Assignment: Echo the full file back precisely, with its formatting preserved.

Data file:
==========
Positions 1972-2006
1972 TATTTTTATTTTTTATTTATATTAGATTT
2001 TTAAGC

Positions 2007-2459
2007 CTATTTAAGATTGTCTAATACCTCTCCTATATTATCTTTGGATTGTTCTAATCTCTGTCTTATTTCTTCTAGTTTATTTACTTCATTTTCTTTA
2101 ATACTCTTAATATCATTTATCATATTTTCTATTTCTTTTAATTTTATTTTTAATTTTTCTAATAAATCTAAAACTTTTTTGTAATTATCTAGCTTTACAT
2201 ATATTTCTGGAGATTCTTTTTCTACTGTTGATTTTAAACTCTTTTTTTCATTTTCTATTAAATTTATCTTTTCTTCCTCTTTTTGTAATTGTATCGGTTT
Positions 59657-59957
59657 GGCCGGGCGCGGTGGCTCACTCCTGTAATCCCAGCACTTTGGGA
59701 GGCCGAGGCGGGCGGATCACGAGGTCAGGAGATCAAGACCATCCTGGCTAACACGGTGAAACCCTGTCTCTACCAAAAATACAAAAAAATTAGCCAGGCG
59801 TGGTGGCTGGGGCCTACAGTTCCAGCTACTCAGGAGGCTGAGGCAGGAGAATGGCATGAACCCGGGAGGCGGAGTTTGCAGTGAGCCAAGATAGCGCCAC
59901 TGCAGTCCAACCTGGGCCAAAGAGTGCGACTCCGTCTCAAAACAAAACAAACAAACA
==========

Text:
Positions 1972-2006
1972 TATTTTTATTTTTTATTTATATTAGATTT
2001 TTAAGC

Positions 2007-2459
2007 CTATTTAAGATTGTCTAATACCTCTCCTATATTATCTTTGGATTGTTCTAATCTCTGTCTTATTTCTTCTAGTTTATTTACTTCATTTTCTTTA
2101 ATACTCTTAATATCATTTATCATATTTTCTATTTCTTTTAATTTTATTTTTAATTTTTCTAATAAATCTAAAACTTTTTTGTAATTATCTAGCTTTACAT
2201 ATATTTCTGGAGATTCTTTTTCTACTGTTGATTTTAAACTCTTTTTTTCATTTTCTATTAAATTTATCTTTTCTTCCTCTTTTTGTAATTGTATCGGTTT
Positions 59657-59957
59657 GGCCGGGCGCGGTGGCTCACTCCTGTAATCCCAGCACTTTGGGA
59701 GGCCGAGGCGGGCGGATCACGAGGTCAGGAGATCAAGACCATCCTGGCTAACACGGTGAAACCCTGTCTCTACCAAAAATACAAAAAAATTAGCCAGGCG
59801 TGGTGGCTGGGGCCTACAGTTCCAGCTACTCAGGAGGCTGAGGCAGGAGAATGGCATGAACCCGGGAGGCGGAGTTTGCAGTGAGCCAAGATAGCGCCAC
59901 TGCAGTCCAACCTGGGCCAAAGAGTGCGACTCCGTCTCAAAACAAAACAAACAAACA